19 March 2008

Down among the stuffed beasts

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In the back rooms and top floors of natural history museums, hidden from the public eyes, there are often objects and artifacts that are waiting for their turns to go on display.

Usually, stuffed animals, in life-like postures, but covered in dust, are a dime a dozen.

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I am always distressed by the sight of a mammal or a bird that was taken from the wild, killed and then stuffed for the sole purpose of satisfying morbid human curiosities and obsessions. To me, observing a live animal, a product of nature doing what it has evolved to do, is infinitely more satisfying than looking at a taxidermist’s creation.

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What about keeping animals in zoos? Some organizations, such as the Born Free Foundation, is campaigning to “phase out” zoos throughout the world. I haven’t given much thought to the idea, but it is something certainly worth considering.


5 comments:

Dave Coulter said...

Thanks for the link. I would think one could argue pretty convincingly that the hundreds (thousands?) of zoos worldwide haven't done that much to slow down the decimation of animals in nature.

BG said...

re: Dave - How do you know? Have you compared our world with the exact duplicate world that doesn't have zoos and seen the same or similar rate of decline?

I have been torn about zoos myself. Some of the higher end ones that do research and seem focused on conservation I don't think I have a problem with.

However where I live there is a very sad little "city" zoo that is very depressing to me. Not modern at all, lots of cages and cement, it can almost bring tears to your eyes to see the big cats and primates in their cages.

I tell myself that these poor animals bravely endure their prisons with the hope that they may spark something in the children that visit that will help save more animals from their fate or worse.

If I had my way many zoos would be closed, but not all, I believe (and that is about all I have to go on, belief) the best run zoos serve a very useful purpose.

Dave Coulter said...

bg - Youre right. I don't know. There's no way of comparing. Is there a direct correlation between displaying animals in zoos to their protection in the wild?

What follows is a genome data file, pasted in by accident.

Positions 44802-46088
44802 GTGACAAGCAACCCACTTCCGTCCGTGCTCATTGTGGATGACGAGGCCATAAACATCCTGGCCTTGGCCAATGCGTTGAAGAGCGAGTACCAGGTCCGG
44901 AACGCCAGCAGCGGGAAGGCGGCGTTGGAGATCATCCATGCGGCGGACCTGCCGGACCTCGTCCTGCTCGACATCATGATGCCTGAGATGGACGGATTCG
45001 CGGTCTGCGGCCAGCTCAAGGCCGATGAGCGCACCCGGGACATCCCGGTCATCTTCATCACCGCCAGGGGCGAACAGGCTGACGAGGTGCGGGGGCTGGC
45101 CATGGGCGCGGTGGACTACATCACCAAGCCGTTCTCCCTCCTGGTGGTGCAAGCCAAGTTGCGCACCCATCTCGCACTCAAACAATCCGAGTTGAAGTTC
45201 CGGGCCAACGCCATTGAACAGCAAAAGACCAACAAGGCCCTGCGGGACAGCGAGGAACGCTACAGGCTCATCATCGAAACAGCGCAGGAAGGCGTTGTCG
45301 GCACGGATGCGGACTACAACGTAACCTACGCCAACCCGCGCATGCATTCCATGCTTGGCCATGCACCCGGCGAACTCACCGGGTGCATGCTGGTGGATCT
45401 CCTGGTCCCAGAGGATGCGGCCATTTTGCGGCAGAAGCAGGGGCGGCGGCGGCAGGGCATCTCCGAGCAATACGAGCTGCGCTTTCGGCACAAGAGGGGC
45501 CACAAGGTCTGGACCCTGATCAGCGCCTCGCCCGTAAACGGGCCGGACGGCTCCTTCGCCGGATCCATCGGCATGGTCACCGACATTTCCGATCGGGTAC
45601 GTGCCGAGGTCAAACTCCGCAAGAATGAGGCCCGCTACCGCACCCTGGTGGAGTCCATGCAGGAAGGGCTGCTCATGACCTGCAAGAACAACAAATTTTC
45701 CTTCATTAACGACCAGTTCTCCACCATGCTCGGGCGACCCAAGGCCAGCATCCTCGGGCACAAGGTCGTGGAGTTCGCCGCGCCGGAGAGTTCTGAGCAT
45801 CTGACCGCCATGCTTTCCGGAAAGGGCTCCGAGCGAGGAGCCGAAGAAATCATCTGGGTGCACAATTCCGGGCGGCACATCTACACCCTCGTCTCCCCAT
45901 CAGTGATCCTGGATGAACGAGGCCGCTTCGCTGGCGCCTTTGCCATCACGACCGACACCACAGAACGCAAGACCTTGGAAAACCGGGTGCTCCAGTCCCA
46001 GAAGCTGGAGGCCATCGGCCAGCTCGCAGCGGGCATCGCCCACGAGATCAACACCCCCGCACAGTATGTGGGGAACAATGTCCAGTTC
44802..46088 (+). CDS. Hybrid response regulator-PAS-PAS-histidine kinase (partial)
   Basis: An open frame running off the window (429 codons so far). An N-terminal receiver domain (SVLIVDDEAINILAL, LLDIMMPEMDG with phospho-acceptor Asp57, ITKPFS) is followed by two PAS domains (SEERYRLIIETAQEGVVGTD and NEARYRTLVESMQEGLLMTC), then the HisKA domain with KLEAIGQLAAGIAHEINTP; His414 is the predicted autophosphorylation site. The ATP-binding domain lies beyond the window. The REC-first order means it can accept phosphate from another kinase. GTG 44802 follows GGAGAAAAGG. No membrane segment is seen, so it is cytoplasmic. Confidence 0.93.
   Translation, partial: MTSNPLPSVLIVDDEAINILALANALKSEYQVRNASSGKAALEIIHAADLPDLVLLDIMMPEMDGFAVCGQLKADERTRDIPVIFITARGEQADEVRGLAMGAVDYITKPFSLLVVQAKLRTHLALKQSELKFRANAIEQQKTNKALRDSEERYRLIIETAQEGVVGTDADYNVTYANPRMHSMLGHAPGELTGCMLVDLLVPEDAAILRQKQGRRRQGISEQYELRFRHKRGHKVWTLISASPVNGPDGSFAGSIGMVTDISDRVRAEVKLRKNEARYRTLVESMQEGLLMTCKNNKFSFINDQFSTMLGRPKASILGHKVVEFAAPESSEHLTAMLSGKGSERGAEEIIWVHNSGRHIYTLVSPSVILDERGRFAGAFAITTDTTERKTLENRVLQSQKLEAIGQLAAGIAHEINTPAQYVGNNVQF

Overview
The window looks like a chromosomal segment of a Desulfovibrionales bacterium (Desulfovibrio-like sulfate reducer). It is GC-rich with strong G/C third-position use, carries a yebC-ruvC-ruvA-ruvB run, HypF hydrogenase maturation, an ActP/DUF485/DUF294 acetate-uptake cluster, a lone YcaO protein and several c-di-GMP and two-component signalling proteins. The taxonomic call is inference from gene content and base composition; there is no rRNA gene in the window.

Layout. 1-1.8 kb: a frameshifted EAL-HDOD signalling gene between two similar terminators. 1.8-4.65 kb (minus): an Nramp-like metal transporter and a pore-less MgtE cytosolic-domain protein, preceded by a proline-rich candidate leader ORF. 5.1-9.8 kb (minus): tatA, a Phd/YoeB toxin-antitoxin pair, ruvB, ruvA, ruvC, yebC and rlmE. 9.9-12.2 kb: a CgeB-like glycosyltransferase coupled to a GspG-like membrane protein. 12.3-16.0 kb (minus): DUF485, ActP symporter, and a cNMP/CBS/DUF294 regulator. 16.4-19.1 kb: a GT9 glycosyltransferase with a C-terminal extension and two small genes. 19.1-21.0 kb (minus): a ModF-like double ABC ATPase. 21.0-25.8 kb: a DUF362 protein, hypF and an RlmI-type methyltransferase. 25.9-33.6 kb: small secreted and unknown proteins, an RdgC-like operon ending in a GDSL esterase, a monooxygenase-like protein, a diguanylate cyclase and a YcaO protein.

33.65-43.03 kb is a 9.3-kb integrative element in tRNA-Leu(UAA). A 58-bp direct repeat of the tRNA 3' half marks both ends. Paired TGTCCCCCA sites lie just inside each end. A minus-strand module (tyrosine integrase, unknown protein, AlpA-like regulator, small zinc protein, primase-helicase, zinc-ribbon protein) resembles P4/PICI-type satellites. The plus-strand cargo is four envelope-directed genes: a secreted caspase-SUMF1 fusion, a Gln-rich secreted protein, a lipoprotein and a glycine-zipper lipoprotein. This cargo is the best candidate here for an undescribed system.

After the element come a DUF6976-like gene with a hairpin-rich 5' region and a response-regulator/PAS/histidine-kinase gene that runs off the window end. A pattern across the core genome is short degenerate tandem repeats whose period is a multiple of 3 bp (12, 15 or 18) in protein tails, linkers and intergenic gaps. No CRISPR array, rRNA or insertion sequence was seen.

Last winter I went to the (wonderful) Oregon Coast Aquarium.
My visit certainly educated and sensitized me to those creatures in that world. I would have had to do a lot of diving to get a similar experience!

But I read this week that the salmon fishery in the Sacramento River has virtually collapsed. Is there a relationship between places like the OCA and the salmon stocks? Or are zoos merely pretty places to display beautiful creatures while it's business as usual outside their gates?

I don't have the answers.

Frank Anderson said...

You could also argue that, over the past few decades anyway, zoos haven't had much negative impact on wildlife, but have increasingly played a role in research, conservation and engendering excitement about wildlife. I know that my daughter loves the zoo, and it has certainly strengthened her love of and interest in animals.

I think the larger zoos that can afford modern, more humane facilities and that support research and conservation while sparking interest in wildlife (especially in the young) are worth keeping. Also, maintenance of captive populations of several animals in such zoos (and exchange of animals among them) can minimize the need for collection from the wild.

Eliminating smaller zoos with outdated and inhumane facilities would be great, but if we really want to do something to protect the charismatic megafauna, I think the focus should be on shutting down poaching, protecting habitat and giving humans incentives to avoid taking bushmeat.

BG said...

I wish we (meaning humans) could get our act together and realize we had better do something to conserve our natural surroundings as much as possible.

I really fear for the future based on the trends of the recent past.

Best wishes to us all!